01.Stroller buying guide
Mandatory safety requirements
These requirements have applied to strollers since July 2008. These are based on key clauses of the full (voluntary) Australian standard, AS/NZS 2088:2000.
Strollers must have:
- Wrist tether straps — with a label warning the adult carer to use it — to help reduce the chance of a stroller rolling away.
- The brake pedals/levers must be red so they’re easily seen and more likely to be used.
- Always look for certification to the full Australian standard.
Please note: this information was current as of October 2009 but is still a useful guide to today's market.
What to look for
Three-wheelers tend to be wider, longer and heavier than four-wheelers and are usually heavier too. But they’re usually easier to push around, due to larger wheels (which are often on bearings so they pivot easily) and inflatable tyres that help absorb the bumps. However, this easier manoeuvrability can also make them more likely to roll away if left unattended. They can also be more prone to tipping, particularly when turning corners or mounting a kerb.
Four-wheelers , especially umbrella types, are not just more compact when in use, but also generally fold into a smaller package, so they can be a better option for public transport. Some models have two small wheels at the front and two large wheels at the rear, which can provide some of the advantages of both types — the stability of a four-wheeler with the manoeuvrability of a three-wheeler.
Swivelling front wheels make manoeuvring easier, but it’s useful if they can be locked for travelling at higher speeds or over rough terrain. Large wheels tend to be better on kerbs and stairs; inflatable wheels can puncture but generally give a comfier ride. Check the instructions for the recommended tyre pressure, and use a manual pump; service station pumps are too powerful for small stroller tyres (as one reader discovered to their cost when using a service station pump caused their Phil & Teds stroller wheel to shatter).
Size Measure the stroller to make sure it fits into your car boot without needing the wheels removed.
- Try folding and unfolding it in the shop to see if you can carry it comfortably.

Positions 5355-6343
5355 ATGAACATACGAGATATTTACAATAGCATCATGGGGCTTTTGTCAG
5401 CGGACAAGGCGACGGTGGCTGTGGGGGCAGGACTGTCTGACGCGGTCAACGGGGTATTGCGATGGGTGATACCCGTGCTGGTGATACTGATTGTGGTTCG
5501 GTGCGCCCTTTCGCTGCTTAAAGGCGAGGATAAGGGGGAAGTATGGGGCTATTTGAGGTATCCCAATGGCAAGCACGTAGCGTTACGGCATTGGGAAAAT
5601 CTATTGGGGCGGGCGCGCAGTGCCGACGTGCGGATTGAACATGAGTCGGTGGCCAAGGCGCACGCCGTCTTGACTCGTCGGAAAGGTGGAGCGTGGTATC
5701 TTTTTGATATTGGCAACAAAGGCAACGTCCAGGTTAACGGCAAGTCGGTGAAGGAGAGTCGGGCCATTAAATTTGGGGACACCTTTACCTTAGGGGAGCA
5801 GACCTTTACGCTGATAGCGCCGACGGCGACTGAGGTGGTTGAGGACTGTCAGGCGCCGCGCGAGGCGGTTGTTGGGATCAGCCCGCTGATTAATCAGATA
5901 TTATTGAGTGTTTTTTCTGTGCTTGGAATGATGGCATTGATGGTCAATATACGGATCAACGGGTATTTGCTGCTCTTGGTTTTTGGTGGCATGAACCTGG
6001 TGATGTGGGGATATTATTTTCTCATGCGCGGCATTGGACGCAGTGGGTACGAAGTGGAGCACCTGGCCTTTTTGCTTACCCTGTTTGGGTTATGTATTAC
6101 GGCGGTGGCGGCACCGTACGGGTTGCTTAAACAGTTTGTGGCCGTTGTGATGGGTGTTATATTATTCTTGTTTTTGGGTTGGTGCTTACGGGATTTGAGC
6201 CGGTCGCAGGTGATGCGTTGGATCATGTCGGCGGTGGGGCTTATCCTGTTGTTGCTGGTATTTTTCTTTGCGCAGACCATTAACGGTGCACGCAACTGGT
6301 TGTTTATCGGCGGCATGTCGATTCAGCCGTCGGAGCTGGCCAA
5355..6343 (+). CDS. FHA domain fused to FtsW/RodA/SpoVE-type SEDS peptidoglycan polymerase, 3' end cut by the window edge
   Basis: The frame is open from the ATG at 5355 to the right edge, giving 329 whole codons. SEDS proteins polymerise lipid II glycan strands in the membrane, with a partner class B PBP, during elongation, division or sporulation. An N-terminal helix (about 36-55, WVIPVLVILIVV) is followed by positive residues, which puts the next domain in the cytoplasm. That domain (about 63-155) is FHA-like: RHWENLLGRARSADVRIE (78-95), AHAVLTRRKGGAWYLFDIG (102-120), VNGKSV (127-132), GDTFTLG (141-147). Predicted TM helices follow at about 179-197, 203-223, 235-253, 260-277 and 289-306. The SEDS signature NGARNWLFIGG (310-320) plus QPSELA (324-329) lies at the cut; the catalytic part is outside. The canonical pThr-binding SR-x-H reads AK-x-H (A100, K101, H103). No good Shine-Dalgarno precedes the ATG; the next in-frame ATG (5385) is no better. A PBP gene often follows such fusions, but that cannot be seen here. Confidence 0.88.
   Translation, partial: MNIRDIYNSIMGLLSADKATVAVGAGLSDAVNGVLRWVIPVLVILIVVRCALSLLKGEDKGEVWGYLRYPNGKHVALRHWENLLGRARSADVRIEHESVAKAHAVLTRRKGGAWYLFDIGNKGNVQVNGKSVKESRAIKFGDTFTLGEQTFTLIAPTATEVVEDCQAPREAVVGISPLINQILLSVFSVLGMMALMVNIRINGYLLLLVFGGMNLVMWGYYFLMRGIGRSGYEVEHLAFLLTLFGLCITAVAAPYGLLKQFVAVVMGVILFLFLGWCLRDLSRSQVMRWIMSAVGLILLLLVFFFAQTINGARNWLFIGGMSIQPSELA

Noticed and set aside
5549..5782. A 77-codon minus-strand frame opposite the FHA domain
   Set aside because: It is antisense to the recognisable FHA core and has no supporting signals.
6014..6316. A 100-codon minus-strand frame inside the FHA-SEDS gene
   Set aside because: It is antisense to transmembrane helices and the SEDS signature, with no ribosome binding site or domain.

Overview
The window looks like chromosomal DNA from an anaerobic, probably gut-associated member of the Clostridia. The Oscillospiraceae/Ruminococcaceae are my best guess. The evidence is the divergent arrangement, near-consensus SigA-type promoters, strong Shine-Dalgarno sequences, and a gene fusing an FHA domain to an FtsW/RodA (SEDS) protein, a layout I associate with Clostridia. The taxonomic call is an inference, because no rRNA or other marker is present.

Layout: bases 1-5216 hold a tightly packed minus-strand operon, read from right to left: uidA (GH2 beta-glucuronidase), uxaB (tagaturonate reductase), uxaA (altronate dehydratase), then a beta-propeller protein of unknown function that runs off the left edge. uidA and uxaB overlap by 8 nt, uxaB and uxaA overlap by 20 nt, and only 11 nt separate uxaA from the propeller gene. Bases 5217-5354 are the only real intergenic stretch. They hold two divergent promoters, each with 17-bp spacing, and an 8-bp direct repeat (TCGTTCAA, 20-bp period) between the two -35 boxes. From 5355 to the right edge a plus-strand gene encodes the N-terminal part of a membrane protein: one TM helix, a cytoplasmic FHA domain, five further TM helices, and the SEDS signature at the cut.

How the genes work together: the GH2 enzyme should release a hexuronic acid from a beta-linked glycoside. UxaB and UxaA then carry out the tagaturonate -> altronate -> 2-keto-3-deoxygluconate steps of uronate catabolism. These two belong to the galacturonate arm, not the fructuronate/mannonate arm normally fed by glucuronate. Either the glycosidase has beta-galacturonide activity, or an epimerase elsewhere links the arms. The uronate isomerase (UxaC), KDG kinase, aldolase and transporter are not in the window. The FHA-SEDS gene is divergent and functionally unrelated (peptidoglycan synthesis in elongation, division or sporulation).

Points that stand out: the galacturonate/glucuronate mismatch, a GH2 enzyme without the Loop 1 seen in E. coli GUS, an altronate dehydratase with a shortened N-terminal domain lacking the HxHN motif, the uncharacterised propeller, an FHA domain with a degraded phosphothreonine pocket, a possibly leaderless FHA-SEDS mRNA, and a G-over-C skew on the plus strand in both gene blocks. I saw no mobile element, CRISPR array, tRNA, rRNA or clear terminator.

Brakes Look for linked, foot-operated brakes on both rear wheels so the left and right brakes can be activated by a single action rather than applied individually. Apply the brakes, then push the handle to see if the stroller moves. Foot-operated brakes save you bending down, but make sure your feet fit under them easily; some need to be flipped up from below, plus low-lying pedals may interfere with walking.
Five-point harness Two shoulder straps (attached to the backrest at shoulder level), waist straps and a crotch strap. The waist straps in particular should be securely linked to the stroller’s frame so the child can’t lean out and tilt the stroller. Give the harness a tug to check the seat doesn't pull away from the frame. The straps should be adjustable to allow for growth and the buckles easy to use (for you, not your child). The mandatory standard allows harnesses without shoulder straps, but CHOICE believes a five-point harness is the best option.
And check for:
Protruding parts that can hit your child’s head, or small parts that can detach easily and pose a choking risk.
Gaps that could trap fingers – yours or your child’s.
Sharp edges or points.
- A child-resistant mechanism for locks.
Stability: is the stroller stable enough not to tip easily?
Other features worth considering
- An adjustable backrest that can move to at least one semi-reclined position. Most of the strollers on test have backrests that recline flat (or nearly flat) and so are suitable for babies under six months.
Reversible seat or handle lets you choose whether your child sits facing forward or facing you.
- A detachable front bar that the child can hold onto when seated upright. It can also serve as a barrier.
- A footrest reduces the likelihood of injury through the child's feet touching the ground or getting caught in the front wheel.
- An adjustable handle that can be adjusted to a comfortable height to suit different users.
- A canopy that can be extended to provide shade or shelter. Some have a viewing window so you can still see your child when it's extended.
Storage A basket or tray under the stroller for carrying things such as nappies, baby food or shopping. Some have a pouch behind the seat or other small pockets where you can keep small items.
The following features may not be provided as standard, but may be available as optional extras — check the instructions or ask your retailer.
Tyre pump A hand-operated pump for inflating tyres.
Leg cover An attachment you can pull over the child's legs in cold weather.
Rain cover A clear plastic sheet to drape over the stroller.
Insect cover A mesh cover to protect the child from nasties.
Removable liner This provides additional comfort and can also help support smaller babies.